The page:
Mayr/Schmitt – Precedence in semantics

Topic and aims of this course in a nutshell This course deals with the treatment
of semantic e ects that are correlated with asymmetries in linear order (precedence)
rather than asymmetries in hierarchical structure (c-command). We discuss a number of
phenomena that seem to exihibit such e ects and investigate potential semantic accounts thereof. More speci cally, we will consider semantic accounts such as dynamic semantics and other discourse-representation-approaches (DRT) that are speci cally designed to deal with linear asymmetries, investigating (a) their empirical scope (how much data do they actually cover?) and (b) their conceptual foundations (how explanatory are such theories?). We will then raise the question whether the phenomena under investigation actually compel us to assume such theories or whether there are static systems that can explain the empirical facts just as well or even better. In the following, we give a more detailed outline of the empirical and theoretical issues at stake.
Precedence in dynamic semantics Dynamic semantics and other DRT approaches
o er a uni ed account of donkey anaphora and presupposition projection. In such anal-
yses, e ects of linear precedence typically found in these phenomena are recast as order
of context update e ects. The order of context update is determined by the lexical en-
tries for connectives. For instance, in the donkey anaphora example in (1) the pronoun
appears to covary in its interpretation with the inde nite even though the former is not
c-commanded by the latter. Dynamic semantics assumes the antecedent in (1) is added
to the context before the consequent. Thereby a discourse referent is established for the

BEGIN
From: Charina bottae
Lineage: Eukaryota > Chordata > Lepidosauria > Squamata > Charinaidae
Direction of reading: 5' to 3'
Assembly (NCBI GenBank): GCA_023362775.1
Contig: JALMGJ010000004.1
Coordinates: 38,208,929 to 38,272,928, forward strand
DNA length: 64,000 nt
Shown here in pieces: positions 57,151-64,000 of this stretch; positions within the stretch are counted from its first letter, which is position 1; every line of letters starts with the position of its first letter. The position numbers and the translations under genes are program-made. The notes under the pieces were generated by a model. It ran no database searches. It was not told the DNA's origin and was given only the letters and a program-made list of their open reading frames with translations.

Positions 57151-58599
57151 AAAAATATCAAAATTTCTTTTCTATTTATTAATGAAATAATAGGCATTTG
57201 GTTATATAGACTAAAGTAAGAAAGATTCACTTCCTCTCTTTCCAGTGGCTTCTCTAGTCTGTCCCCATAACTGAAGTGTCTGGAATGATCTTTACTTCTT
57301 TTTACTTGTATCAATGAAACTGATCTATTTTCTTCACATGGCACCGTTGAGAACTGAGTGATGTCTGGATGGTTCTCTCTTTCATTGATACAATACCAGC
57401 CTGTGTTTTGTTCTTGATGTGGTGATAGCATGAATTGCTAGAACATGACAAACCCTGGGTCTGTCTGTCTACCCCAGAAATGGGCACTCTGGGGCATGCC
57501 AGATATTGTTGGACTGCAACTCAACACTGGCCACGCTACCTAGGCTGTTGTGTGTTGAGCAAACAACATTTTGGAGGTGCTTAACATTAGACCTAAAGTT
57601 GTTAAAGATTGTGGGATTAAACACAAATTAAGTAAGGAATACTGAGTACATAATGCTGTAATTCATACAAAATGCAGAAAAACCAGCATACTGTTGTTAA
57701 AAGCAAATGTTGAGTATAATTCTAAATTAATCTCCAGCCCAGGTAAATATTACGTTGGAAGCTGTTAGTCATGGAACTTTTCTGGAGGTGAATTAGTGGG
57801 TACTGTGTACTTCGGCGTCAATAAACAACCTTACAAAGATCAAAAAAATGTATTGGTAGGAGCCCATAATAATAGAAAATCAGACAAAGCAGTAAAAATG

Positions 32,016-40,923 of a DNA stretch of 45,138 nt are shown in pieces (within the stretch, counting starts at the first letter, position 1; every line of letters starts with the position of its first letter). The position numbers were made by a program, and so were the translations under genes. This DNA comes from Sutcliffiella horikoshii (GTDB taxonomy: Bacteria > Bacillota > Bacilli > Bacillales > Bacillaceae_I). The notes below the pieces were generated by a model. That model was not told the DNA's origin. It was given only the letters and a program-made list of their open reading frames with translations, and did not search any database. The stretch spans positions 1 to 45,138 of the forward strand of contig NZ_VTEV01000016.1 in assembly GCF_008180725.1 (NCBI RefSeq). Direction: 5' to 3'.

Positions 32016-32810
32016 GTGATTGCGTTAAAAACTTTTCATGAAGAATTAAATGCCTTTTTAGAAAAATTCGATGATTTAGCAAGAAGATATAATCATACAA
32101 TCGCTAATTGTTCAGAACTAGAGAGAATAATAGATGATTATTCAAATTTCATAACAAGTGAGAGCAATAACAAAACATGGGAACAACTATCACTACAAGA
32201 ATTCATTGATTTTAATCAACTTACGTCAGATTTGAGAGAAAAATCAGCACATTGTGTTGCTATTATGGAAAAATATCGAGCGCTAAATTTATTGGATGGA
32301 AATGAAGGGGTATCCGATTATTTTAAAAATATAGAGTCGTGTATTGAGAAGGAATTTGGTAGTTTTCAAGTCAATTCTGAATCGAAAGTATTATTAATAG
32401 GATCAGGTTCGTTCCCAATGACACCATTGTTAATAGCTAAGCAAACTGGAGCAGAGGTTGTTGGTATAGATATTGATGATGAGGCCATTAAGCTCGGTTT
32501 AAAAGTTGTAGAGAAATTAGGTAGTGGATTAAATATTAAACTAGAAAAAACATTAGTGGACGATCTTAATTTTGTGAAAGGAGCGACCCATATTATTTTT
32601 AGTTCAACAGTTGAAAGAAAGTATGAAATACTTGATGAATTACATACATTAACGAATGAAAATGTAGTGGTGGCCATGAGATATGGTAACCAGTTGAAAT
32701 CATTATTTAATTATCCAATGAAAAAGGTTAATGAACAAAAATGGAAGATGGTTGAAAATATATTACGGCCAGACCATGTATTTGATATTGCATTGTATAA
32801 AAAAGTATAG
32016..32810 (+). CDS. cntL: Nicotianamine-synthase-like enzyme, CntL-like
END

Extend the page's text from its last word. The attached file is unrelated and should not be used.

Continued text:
context in which the consequent is later evaluated, allowing the pronoun to refer to this
discourse referent.
(1) If a farmer owns a donkey, he beats it.

Independent evidence for this type of approach comes from presupposition ltering. (2)
does not inherit the presupposition of its consequent that John used to smoke. The
reason is that the consequent is evaluated only after the antecedent has been added to
the context. This results in the tautologous conditional presupposition that if John used
to smoke, he used to smoke, i.e., the presupposition that John used to smoke gets ltered.

(2) If John used to smoke, he stopped.

Empirical questions about the dynamic treatment of precedence From what
was said above, some immediate questions arise: First, (3) where antecedent and consequent are reversed when compared to (1) cannot be a case of donkey anaphora. Recall that the lexical entry for the conditional requires that its antecedent be added to the context rst. But then no discourse referent has yet been established when the consequent is later evaluated. Why is (3) similar to (1) then? Is the inde nite generically interpreted?
(3) A farmer beats a donkey, if he owns it.

Second, an asymmetry for (4-a) and (4-b) is predicted: the former should presuppose that if John has cancer, he used to smoke. The latter should presuppose something stronger that John used to smoke|as the antecedent containing the presupposition trigger is added to the context rst. Why do both give rise to the strong inferene that John used to smoke then the so-called proviso problem?